Anna Dumitriu’s work blurs the boundaries between art and science with a strong interest in the ethical issues raised by emerging technologies. Her installations, interventions and performances use a range of digital, biological and traditional media including live bacteria, robotics, interactive media, and textiles. Her work has a strong international exhibition profile and is held in several major public collections, including the Science Museum in London. Dumitriu is known for her work as founder and director of “The Institute of Unnecessary Research”, a group of artists and scientists whose work crosses disciplinary boundaries and critiques contemporary research practice. She is currently working on a Wellcome Trust commission entitled “The Hypersymbiont Salon”, collaborating as a Visiting Research Fellow: Artist in Residence with the Adaptive Systems Research Group at The University of Hertfordshire (focussing on social robotics) and ( Leverhulme Trust 2011) Artist in Residence on the UK Clinical Research Consortium Project “Modernising Medical Microbiology”. Her major international project “Trust me I’m an artist, towards an ethics of art/science collaboration” (in collaboration with the Waag Society in Amsterdam and The University of Leiden) investigates the novel ethical problems that arise when artists create artwork in laboratory settings. She is also a contributing editor to Leonardo Electronic Almanac.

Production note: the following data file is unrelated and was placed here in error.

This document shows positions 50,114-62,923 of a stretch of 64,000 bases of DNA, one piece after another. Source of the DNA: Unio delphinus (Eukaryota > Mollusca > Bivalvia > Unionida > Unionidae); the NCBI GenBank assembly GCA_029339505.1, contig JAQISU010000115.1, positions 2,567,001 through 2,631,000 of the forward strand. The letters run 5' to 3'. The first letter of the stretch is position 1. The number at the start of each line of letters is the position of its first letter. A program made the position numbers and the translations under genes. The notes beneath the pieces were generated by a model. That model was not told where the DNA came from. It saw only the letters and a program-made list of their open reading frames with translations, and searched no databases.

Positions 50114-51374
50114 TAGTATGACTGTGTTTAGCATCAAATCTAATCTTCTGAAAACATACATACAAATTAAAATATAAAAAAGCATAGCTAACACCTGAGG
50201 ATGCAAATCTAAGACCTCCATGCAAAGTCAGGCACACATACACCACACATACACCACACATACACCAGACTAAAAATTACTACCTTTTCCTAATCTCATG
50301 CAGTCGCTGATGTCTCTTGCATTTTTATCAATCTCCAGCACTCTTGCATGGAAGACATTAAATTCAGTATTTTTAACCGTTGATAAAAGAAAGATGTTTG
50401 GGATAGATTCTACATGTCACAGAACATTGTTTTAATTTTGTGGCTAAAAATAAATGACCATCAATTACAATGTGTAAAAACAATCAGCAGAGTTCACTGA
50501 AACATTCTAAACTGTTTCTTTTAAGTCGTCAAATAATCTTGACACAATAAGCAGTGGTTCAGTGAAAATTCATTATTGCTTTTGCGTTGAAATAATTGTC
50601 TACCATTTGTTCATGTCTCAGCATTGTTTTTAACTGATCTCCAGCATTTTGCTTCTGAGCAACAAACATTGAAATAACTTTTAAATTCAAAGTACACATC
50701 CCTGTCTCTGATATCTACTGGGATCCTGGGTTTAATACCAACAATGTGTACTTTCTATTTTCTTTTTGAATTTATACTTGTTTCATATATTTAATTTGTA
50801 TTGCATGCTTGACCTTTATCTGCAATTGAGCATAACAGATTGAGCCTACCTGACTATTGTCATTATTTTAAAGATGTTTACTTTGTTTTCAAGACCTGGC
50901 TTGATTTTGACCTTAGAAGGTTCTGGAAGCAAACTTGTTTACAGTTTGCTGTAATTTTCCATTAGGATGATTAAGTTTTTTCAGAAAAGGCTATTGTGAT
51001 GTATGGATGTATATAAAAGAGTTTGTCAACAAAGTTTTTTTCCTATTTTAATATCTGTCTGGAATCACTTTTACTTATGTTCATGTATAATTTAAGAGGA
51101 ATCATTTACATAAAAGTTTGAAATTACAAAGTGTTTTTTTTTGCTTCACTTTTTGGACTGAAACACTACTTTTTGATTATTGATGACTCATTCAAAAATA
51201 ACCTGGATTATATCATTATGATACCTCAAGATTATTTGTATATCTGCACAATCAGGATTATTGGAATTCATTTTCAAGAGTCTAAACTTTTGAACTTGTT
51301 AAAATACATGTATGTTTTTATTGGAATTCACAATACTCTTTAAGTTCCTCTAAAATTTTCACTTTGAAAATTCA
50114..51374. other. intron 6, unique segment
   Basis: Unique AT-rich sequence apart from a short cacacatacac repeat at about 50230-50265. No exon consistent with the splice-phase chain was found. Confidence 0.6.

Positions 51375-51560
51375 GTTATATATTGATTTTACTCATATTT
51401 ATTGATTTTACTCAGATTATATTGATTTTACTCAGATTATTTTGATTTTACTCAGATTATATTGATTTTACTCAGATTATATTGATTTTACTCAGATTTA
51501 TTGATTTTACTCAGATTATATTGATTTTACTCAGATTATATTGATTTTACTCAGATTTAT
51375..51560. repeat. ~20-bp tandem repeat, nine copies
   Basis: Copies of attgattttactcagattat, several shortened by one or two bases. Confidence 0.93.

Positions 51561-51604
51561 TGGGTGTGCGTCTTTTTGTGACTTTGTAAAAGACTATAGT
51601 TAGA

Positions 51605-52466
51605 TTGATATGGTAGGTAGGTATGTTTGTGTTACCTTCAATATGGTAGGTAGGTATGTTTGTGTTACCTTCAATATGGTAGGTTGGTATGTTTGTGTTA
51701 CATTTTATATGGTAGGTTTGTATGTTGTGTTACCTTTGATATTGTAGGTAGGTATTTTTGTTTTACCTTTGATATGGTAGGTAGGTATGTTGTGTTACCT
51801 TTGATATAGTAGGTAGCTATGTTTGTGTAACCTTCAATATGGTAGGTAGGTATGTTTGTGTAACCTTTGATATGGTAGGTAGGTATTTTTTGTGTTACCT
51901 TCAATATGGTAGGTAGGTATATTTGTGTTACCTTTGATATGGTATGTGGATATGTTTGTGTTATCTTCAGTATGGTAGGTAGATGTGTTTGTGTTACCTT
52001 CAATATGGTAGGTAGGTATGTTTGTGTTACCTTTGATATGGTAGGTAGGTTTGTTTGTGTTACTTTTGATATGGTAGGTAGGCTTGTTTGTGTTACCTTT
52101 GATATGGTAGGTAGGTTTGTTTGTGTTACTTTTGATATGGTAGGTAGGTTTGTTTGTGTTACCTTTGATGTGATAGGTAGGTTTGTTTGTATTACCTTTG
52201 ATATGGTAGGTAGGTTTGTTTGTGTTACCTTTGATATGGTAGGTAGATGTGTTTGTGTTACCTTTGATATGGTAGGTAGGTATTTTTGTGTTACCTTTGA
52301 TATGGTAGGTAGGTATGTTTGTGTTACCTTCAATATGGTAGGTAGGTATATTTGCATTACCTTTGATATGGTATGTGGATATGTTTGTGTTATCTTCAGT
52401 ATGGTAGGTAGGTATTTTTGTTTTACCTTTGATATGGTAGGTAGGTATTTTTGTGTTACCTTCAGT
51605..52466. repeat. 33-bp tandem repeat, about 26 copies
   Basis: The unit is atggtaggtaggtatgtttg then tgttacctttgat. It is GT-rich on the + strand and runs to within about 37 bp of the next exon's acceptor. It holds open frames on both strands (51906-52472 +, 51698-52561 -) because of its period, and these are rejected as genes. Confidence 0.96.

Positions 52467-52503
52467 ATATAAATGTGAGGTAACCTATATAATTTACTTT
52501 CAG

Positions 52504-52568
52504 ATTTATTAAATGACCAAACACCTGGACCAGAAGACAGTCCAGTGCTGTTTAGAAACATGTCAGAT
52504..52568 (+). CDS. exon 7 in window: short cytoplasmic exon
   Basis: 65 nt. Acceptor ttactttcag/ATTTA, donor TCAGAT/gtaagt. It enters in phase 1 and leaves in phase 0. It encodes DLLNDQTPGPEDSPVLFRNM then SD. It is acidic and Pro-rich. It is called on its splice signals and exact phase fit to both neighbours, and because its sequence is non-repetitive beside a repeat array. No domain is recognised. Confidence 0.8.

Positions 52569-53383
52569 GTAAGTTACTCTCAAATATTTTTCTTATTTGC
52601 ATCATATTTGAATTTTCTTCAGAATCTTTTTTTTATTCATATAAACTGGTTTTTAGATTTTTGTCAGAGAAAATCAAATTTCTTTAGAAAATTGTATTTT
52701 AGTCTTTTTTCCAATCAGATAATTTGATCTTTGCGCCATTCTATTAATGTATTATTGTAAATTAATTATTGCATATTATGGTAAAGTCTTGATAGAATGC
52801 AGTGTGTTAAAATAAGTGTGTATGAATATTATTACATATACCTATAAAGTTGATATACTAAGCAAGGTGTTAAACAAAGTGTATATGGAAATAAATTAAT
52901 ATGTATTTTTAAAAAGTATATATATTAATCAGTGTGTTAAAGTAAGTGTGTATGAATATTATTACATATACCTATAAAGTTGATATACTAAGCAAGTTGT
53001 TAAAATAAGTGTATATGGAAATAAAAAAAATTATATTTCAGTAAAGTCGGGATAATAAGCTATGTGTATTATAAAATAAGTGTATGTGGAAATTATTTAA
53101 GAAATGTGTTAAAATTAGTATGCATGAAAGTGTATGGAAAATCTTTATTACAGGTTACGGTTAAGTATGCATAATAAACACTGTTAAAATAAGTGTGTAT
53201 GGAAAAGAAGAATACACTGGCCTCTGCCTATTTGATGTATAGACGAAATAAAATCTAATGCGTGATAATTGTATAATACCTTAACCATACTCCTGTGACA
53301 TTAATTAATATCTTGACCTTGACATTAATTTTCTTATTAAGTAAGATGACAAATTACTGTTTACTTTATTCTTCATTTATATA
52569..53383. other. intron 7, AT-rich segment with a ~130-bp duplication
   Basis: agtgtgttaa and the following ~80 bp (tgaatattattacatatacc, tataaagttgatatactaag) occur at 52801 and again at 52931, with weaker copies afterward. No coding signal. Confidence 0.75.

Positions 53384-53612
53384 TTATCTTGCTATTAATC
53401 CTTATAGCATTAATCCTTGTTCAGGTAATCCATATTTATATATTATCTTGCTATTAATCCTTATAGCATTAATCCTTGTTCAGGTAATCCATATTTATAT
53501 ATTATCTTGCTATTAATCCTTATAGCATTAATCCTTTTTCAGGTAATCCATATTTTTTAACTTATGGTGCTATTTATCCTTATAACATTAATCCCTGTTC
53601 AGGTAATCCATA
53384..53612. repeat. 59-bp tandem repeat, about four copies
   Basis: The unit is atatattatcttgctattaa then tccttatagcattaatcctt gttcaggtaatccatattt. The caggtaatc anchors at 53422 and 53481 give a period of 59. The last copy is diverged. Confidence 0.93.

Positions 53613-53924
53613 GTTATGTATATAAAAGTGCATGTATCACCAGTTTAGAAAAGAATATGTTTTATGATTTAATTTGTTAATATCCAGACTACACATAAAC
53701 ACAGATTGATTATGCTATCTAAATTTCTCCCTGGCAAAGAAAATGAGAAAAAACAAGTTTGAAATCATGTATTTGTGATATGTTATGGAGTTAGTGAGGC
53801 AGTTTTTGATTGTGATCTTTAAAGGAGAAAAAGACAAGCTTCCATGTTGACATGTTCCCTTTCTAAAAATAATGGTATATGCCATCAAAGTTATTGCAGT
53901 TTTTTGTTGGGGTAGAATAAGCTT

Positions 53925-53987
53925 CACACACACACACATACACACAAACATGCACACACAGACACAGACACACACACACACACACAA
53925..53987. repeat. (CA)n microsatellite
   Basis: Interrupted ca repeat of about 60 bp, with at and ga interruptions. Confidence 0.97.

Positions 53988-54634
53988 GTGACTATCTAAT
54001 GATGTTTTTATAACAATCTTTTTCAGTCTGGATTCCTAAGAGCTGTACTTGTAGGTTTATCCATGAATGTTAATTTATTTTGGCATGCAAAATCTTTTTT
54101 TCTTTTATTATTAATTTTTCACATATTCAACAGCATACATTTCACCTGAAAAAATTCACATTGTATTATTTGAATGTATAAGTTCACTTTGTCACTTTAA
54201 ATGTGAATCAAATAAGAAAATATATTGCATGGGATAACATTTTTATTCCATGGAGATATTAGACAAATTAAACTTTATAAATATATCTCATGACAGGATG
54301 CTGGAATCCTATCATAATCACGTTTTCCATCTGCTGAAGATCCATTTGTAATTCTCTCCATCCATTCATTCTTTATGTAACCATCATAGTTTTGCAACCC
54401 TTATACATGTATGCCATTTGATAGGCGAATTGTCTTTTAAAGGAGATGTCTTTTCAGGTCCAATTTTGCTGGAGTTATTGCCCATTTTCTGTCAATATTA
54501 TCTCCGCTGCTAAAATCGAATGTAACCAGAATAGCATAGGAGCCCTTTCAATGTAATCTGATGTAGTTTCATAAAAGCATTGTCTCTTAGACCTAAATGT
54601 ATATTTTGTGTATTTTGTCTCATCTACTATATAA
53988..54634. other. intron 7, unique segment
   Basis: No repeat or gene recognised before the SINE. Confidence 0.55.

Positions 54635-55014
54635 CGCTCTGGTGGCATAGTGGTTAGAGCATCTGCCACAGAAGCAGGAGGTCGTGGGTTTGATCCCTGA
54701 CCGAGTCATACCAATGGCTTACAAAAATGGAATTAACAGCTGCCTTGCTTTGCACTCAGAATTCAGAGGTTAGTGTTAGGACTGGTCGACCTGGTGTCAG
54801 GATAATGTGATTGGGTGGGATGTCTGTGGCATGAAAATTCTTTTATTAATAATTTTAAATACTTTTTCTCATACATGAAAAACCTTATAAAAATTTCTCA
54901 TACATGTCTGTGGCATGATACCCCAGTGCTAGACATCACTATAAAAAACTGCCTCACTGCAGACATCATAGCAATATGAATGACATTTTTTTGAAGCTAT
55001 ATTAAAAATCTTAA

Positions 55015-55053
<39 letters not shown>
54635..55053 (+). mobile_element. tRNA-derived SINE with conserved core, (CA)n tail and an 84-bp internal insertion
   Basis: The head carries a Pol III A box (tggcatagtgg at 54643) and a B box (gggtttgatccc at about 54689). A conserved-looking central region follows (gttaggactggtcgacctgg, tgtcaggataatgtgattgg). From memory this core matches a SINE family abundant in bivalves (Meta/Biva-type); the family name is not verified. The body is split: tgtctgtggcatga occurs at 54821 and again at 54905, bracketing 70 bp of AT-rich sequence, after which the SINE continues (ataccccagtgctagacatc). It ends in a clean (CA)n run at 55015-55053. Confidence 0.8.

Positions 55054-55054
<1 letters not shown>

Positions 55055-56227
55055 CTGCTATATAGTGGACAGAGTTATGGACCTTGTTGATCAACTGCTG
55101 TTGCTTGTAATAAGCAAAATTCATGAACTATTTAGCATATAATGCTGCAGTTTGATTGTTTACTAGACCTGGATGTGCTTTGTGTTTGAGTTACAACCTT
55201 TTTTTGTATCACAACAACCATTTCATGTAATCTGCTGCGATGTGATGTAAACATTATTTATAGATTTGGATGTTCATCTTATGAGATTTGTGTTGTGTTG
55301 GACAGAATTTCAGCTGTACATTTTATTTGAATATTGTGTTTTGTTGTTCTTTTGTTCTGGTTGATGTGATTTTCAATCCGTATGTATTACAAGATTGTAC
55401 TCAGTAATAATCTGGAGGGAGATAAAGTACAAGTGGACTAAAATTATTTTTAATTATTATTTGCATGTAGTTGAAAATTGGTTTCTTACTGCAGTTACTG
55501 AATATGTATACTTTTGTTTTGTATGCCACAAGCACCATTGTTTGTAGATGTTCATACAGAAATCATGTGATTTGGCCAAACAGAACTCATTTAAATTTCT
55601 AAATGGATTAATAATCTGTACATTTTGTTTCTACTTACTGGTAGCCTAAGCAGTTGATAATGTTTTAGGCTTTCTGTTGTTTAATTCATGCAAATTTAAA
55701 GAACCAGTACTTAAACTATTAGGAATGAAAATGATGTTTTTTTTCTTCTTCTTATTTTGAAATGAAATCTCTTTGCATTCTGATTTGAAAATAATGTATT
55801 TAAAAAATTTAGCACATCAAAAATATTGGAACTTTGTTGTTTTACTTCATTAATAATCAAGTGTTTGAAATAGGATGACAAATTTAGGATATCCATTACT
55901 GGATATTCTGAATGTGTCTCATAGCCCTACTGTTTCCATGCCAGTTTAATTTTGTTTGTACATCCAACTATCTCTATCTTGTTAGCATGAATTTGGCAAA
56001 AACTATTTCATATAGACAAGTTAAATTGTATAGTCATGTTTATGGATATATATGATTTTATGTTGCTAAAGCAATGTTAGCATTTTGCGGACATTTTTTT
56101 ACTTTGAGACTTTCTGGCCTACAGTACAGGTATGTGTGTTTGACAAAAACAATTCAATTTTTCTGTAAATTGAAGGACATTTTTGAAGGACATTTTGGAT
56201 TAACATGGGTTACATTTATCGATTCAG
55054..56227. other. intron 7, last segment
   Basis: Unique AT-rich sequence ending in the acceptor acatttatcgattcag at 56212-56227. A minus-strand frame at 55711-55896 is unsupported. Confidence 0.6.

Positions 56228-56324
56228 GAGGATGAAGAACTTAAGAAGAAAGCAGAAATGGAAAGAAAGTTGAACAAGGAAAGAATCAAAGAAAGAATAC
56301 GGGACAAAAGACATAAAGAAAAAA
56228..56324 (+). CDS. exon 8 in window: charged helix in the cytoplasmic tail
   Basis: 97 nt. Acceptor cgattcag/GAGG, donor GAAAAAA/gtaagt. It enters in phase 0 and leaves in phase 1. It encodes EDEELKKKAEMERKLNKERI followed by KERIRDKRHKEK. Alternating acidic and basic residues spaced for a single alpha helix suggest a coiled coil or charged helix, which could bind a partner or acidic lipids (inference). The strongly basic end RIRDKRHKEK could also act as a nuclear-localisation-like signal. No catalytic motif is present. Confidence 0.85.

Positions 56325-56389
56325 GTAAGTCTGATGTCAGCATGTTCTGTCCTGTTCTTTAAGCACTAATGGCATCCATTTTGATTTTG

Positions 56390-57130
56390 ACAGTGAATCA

The Communicating Bacteria Dress is a textile-based artwork that takes the form of a Regency style dress stained with bacterial pigments and patterned by antibiotics. It was created by Anna Dumitriu in collaboration with Dr Simon Park and Alex May, involves medical microbiology techniques applied to textiles. Anna also leads Infective textiles Workshops open for public.